They provided 76% of all the capital invested in European late-stage tech in the last 12 months, and stand to benefit most from Europe’s unprecedented success in tech Victor Basta

E

urope has created an unprecedented number of tech companies these last 10 years. Early stage money, once so hard to come by, is now 25% of US levels, an astonishing statistic given how young the European tech industry is. Yet, it is later stage money which is so crucial to creating global winners, and where so much of the real value is

generated. By the time a tech company achieves a $1B exit, late stage investors usually own most of the equity. While European tech has come very far in terms of early stage money available, later stage money remains elusive for most growth companies; US tech attracts 4x the early stage money available in Europe, but 10x the late stage money. Surprisingly, according to a

recent Magister Advisors analysis, what little late-stage money that is available is mainly provided by US and Asian investors. While it’s no secret international capital has been flowing to Europe in greater amounts, surprisingly over half of all late-stage rounds were driven by US or Asian capital. The impact is even greater when we look at total amount, rather than

Jul - Sep 2017 International Finance

33


Wealth Management

US and Asian investors have driven 76% of all the capital invested in European late-stage tech. The largest rounds creating the biggest tech companies are driven disproportionately by international interest

number of rounds. US and Asian investors have driven 76% of all the capital invested in European late-stage tech. The largest rounds creating the biggest tech companies are driven disproportionately by international interest.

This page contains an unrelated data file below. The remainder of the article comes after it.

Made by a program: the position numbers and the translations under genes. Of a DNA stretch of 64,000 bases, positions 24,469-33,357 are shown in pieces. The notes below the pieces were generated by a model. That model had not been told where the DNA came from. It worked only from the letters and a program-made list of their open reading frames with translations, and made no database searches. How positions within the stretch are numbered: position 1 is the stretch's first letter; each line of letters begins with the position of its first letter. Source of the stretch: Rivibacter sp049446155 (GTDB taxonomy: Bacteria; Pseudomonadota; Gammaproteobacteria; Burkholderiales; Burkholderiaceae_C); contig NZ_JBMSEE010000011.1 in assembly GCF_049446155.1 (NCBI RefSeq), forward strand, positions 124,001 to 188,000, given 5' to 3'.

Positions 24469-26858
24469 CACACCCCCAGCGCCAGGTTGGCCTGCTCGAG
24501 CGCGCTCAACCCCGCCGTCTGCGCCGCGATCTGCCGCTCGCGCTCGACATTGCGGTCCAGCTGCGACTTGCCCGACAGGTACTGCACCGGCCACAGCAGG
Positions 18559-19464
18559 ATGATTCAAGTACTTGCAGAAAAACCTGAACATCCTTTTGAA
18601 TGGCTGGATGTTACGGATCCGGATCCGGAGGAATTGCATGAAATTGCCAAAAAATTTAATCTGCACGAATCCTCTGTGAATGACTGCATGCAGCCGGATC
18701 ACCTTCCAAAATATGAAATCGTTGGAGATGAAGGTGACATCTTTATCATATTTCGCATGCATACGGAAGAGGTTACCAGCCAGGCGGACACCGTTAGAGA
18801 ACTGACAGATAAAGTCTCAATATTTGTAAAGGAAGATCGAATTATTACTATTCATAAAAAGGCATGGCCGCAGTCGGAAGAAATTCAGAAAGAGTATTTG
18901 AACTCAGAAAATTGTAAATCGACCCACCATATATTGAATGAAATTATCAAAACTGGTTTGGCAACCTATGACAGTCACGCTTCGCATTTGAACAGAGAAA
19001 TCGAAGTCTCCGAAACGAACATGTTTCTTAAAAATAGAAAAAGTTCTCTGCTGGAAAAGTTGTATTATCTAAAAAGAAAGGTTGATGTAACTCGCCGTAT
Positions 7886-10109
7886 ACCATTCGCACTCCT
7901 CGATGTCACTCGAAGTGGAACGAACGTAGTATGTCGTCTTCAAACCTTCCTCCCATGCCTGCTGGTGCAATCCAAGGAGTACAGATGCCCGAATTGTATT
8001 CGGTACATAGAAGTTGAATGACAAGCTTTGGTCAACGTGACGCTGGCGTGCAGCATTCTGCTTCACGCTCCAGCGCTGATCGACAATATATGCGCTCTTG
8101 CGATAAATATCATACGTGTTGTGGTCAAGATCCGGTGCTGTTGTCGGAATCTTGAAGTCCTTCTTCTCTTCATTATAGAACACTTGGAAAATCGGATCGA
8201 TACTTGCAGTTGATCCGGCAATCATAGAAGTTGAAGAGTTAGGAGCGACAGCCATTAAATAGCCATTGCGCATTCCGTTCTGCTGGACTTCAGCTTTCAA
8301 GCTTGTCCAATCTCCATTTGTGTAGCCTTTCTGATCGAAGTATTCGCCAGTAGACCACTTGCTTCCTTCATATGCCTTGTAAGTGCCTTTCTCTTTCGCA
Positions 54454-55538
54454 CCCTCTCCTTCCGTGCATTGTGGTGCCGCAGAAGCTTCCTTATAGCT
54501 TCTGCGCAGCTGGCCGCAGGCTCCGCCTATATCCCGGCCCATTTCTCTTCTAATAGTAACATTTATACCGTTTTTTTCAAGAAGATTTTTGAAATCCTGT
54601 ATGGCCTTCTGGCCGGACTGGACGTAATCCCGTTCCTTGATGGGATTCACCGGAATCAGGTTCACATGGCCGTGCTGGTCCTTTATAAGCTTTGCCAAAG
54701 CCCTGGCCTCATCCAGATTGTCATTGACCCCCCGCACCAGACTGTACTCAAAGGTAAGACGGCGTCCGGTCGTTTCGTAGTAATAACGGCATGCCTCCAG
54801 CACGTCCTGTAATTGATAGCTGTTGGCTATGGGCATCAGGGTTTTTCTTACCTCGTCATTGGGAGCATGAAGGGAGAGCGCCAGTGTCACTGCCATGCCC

34

The implications are clear: • European tech has ‘come of age’ in the last five years, attracting more money from international investors overall; all signs point to this growing even more over the coming five to 10 years • Because of the lack of European late-stage investors, the most promising European tech players have mainly been funded by overseas capital. While this is a huge validation

of the quality and attractiveness of European tech competitors, it is also a huge indictment of the ‘local’ tech investment marketplace • Put simply, the quality of available ‘demand’ (companies looking for funding) far outstrips EU capital ‘supply’. There are far too few late-stage EU investment funds in Europe to fuel the next generation of winners • European investors have started responding. 1/3 of all $400m later stage European tech funds have been raised since the start of 2016, but the evidence shows it’s still far short of the available quality supply While the imbalance is slowing